The collision involved here occurred on 27 January 1959, at approximately 6:30 A.M., on the Courtney-Huntsville highway in Yad-kin County. In the vicinity of the Huntsville Baptist Church the Courtney-Huntsville highway is generally straight and level for a distance of 2000 feet or more, runs in an east-west direction, and is about 18 % feet wide. About 500 feet or more in an easterly direction from the western end of this section of the road there was a defective condition described as a broken place extending all the way across the *733road and running from 20 to 30 feet along the road. The broken place had been in existence for a month or more and had grown progressively worse. The existence of the defective condition was known to the operators of both automobiles. An automobile could cross the broken place in either the eastbound or westbound traffic lane but due to the deeper holes near the shoulders on each side, the broken place was in better condition for passage in the center of the road. The collision occurred a short distance east of the broken section.

Plaintiff was the owner and operator of the Ford automobile involved. The other automobile, a Frazier, was owned by defendant Fred Driver and was being operated at the time by defendant Bobby Booe. Both drivers were injured in the collision. Plaintiff alleged that defendant Booe was negligent in that he operated the Frazier automobile carelessly and heedlessly at an excessive rate of speed, with only one headlight, with inadequate brakes, on the wrong side of the highway, without keeping a proper lookout and without keeping the automobile under control, and that such negligence was the proximate cause of the collision and the resulting damages. Plaintiff alleges that the negligence of defendant Booe should be imputed to defendant Fred Driver for that at the time of the collision the defendant Booe was using the automobile as agent, servant and' employee of defendant Fred Driver, and within the course and scope of his employment by defendant Fred Driver. Plaintiff further alleges that defendant Fred Driver was negligent in permitting defendant Booe to operate the automobile when he knew or by the exercise of reasonable care should have known that defendant Booe was an incompetent and irresponsible driver.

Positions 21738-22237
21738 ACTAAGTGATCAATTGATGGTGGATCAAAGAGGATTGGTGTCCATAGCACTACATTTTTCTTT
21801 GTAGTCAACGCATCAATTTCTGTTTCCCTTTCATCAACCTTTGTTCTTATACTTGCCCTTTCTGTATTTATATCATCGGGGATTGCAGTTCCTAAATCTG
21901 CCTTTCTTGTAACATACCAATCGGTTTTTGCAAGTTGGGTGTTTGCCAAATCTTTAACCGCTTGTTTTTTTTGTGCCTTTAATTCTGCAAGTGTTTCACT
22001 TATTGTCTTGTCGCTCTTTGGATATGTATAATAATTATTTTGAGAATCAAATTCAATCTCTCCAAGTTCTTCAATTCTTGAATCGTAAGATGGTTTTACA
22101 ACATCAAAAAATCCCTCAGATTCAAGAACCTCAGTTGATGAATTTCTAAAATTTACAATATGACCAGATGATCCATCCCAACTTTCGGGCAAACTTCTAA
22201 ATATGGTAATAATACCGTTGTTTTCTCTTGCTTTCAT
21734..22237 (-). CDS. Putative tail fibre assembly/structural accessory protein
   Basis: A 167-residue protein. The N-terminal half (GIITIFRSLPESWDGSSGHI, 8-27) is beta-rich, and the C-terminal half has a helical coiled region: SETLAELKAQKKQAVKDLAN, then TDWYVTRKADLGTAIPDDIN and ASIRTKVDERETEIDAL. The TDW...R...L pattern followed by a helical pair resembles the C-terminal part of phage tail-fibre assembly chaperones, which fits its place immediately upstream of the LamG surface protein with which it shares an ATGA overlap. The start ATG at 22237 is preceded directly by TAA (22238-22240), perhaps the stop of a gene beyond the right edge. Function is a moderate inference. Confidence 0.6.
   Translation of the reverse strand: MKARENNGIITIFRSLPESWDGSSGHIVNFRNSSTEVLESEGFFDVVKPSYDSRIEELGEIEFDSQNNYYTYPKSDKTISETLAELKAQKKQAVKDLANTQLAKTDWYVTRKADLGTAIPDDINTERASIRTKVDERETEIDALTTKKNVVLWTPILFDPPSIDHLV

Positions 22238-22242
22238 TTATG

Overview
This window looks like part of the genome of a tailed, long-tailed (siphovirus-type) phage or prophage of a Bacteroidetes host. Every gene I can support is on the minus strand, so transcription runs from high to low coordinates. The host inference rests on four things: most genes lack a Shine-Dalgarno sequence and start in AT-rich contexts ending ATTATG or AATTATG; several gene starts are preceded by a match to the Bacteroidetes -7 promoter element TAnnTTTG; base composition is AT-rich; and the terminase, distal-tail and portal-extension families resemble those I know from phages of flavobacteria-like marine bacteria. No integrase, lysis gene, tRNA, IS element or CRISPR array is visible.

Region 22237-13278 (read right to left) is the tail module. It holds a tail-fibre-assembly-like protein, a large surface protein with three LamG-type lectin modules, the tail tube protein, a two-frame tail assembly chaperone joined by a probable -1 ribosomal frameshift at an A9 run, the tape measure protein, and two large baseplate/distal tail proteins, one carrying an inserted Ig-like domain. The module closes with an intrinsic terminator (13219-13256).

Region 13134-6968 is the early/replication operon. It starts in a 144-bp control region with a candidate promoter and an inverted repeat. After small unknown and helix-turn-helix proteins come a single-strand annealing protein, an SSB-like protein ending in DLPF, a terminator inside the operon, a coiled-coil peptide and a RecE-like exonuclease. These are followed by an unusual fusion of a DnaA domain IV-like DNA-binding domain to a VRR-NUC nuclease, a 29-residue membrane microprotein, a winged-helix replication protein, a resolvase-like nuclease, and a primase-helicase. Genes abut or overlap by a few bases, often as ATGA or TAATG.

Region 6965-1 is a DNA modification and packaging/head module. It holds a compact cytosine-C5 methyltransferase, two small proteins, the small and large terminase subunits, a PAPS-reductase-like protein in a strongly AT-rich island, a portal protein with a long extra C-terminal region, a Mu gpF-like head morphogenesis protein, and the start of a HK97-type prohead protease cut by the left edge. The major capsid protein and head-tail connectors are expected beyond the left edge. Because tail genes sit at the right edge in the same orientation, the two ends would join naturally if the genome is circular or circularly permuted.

Defendant Booe denies negligence on his part and alleges that plaintiff was negligent in that he operated his automobile carelessly and heedlessly on the wrong side of the road, that he failed to keep a proper lookout, and failed to have his automobile under proper control, and that plaintiff’s negligence was the proximate cause of the collision. Defendant Fred Driver admits ownership of the Frazier automobile, but denies (1) that defendant Booe was negligent, (2) that defendant Booe was acting as his agent at the time of the collision, and (3) that he was negligent in permitting defendant Booe to operate his automobile, and alleges negligence on the part of plaintiff in several particulars proximately causing the collision.